In this episode of the R&G Tech Studio, venture capital and emerging companies co-lead Brad Flint sits down with technology, media & telecommunications co-lead Ed Black to discuss his practice and to share his thoughts on the evolving tech and regulatory landscape impacting the venture community.
In this episode of the R&G Tech Studio, technology and intellectual property transactions partner Regina Sam Penti sits down with technology, media & telecommunications co-lead Ed Black to discuss her practice and how she, as an MIT-trained engineer, leverages her background to counsel clients on technology transactions.
Ed Black: Hi, this is Ed Black, and I want to welcome everybody to another edition of the R&G Tech Studio. This is the podcast where we hear about all of our people involved in the tech industry and what they’re up to. Today’s edition: I’m here with my friend and partner, Regina Sam Penti, one of our superstars, particularly in the core tech hardware space, and in anything involving patent strategy. We’ll get to some of the substance in a second, but I want to kick off by just making sure people hear about who you are. So, can you tell us a little bit about yourself? How long have you been at it? Where are you from? Where do you live? Things like that.
Regina Sam Penti: Thanks, Ed, for having me—it’s great to be on the show. So, as Ed noted, I am in the IP transactions practice. I’ve been at Ropes & Gray now for 17 years. And the thing that drew me to law is really the technology aspects of the practice of intellectual property and technology law. I am originally trained as a computer scientist and electrical engineer, and so that’s the thing that drew me to law. My practice at Ropes focuses on technology and data-driven transactions, tech licenses and then collaborations. My practice spans both the U.S. and the U.K. I am qualified as a solicitor in England, and so my practice focuses on global issues affecting tech companies that have international interests.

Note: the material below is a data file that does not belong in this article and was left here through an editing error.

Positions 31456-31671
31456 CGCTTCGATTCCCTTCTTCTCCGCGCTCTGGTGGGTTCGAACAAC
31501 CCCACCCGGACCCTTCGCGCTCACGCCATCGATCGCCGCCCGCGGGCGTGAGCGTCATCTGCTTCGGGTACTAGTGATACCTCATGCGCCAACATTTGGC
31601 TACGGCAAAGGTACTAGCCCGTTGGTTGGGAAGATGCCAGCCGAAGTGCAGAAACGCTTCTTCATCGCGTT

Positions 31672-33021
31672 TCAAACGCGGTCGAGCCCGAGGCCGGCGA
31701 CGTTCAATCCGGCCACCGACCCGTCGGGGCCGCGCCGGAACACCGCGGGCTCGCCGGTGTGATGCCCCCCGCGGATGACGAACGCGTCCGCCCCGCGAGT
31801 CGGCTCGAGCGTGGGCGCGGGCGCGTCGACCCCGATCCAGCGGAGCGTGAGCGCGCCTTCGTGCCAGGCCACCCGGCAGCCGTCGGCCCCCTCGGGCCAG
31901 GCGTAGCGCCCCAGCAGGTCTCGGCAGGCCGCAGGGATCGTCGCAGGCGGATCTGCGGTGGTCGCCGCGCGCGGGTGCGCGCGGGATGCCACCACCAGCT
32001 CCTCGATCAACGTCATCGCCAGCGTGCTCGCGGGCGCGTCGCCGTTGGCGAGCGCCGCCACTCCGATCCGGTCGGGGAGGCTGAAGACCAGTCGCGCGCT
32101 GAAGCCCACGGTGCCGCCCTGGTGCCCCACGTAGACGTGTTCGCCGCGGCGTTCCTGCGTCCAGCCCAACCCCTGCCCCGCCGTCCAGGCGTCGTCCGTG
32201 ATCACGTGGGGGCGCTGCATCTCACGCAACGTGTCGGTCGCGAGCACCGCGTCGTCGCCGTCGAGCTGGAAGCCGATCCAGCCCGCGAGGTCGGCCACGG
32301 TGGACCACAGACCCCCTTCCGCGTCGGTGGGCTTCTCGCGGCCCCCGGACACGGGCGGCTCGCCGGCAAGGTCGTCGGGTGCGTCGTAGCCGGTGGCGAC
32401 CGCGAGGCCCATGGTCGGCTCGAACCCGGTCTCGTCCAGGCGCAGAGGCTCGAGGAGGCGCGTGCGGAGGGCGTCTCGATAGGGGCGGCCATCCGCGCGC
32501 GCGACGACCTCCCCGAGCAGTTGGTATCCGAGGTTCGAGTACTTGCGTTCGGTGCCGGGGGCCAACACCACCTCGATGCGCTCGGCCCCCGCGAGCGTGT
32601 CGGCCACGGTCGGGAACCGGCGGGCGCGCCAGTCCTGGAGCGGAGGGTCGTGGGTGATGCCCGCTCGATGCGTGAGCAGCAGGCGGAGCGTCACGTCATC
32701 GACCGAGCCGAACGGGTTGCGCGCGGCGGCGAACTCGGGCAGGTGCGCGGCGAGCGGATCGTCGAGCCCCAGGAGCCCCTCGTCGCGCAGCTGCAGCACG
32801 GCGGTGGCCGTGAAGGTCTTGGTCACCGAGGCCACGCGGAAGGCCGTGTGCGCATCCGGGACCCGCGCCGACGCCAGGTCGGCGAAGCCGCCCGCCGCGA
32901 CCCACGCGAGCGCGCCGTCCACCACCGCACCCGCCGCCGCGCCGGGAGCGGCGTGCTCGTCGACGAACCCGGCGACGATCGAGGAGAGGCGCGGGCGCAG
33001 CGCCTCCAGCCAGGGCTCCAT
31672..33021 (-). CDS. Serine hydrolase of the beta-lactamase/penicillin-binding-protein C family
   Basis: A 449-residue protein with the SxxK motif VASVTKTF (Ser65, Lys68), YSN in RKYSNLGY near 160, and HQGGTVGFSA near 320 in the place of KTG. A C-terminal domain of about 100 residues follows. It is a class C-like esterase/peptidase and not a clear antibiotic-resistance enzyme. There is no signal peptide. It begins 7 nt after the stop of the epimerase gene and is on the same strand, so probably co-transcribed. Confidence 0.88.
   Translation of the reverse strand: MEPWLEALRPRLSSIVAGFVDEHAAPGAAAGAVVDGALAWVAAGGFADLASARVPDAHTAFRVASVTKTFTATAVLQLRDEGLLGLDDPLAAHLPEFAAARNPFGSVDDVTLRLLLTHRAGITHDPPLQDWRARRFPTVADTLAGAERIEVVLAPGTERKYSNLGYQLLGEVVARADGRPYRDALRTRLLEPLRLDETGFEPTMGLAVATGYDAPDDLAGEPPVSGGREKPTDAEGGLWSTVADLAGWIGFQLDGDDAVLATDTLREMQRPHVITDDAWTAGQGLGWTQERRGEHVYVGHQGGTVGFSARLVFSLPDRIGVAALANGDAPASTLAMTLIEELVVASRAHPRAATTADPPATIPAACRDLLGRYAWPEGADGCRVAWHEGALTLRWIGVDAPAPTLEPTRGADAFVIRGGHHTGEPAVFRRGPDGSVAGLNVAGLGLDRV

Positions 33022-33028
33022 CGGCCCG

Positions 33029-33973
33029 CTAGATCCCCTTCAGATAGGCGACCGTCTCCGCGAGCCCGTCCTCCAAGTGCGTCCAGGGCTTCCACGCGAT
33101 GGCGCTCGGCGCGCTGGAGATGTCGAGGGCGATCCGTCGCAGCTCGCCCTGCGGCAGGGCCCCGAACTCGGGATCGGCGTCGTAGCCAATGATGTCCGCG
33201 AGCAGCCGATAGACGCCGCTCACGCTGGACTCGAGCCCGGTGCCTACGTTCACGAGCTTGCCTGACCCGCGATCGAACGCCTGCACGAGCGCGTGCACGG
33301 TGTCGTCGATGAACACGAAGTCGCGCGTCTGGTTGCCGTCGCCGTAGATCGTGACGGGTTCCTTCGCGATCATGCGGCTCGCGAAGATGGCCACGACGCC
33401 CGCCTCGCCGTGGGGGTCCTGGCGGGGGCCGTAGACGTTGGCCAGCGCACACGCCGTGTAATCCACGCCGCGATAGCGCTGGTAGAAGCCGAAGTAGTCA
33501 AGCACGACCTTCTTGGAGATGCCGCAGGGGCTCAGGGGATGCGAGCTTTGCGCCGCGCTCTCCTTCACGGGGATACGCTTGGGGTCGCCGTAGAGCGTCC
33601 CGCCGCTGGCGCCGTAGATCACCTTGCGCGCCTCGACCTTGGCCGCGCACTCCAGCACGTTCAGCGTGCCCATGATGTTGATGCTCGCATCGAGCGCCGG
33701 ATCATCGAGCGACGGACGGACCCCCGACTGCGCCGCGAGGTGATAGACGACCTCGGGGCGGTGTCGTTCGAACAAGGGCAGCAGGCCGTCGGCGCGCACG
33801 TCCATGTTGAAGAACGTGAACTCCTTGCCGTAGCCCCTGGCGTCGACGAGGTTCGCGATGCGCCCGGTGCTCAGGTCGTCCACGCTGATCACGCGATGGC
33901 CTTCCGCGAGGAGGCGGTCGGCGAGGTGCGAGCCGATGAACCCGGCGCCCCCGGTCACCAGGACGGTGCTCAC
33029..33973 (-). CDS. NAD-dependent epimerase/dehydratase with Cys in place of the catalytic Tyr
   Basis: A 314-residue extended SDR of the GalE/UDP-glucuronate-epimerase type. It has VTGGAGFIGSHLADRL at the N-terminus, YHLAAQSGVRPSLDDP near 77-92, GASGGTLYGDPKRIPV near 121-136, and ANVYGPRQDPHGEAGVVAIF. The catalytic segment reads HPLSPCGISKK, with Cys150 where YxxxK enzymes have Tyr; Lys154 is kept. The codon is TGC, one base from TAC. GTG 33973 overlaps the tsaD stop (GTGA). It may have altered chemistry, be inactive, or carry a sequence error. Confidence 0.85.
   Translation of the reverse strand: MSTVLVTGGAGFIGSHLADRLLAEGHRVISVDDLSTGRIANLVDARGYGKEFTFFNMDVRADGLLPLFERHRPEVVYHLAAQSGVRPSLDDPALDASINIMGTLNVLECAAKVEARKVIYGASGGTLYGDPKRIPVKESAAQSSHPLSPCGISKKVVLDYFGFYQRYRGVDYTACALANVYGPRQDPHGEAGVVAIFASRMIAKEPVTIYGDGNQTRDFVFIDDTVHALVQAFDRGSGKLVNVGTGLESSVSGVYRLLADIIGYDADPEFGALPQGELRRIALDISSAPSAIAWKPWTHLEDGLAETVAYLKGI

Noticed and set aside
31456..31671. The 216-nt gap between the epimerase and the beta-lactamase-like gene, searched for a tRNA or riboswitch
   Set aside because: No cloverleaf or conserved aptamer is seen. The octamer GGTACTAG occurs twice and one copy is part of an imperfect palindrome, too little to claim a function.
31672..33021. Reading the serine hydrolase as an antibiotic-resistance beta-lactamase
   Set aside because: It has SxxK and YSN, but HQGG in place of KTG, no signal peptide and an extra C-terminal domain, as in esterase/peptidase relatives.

Ed Black: All right. Now, also, Regina, you are, in fact, a global person, right? You’re originally from Ghana, and I know you came over to go to that obscure little educational institution across the river. What was it called?
Regina Sam Penti: That’s right. So, I was born and raised in Ghana, and I came to the U.S. to attend college. I went to MIT where I got my bachelor’s and master’s in electrical engineering and computer science.
Ed Black: Then, you mentioned you were here for 17 years. Now, I know that a number of those years you started out, you were in our tech advisor program. Is that right?
Regina Sam Penti: That’s right. So, when I started out, I was in Ropes & Gray’s technical advisor program, which is this really amazing program that basically takes people with technical engineering or science backgrounds and helps them get through legal training, while at the same time, working at the firm and getting real-life experience helping with IP and patent-related issues. Being a technical advisor was really helpful in helping me navigate and understand what it’s like to be a lawyer. And it’s that experience that led to my going to law school, which I did at Harvard while still working at Ropes & Gray.
Ed Black: It is a great program, but candidly, we were lucky to find you—so, thank you for coming to the program. Of course, the tech advisor thing was ages ago—you’ve been through the ranks, and you’re now an accomplished partner at the firm. In general, what kinds of problems cross your desk?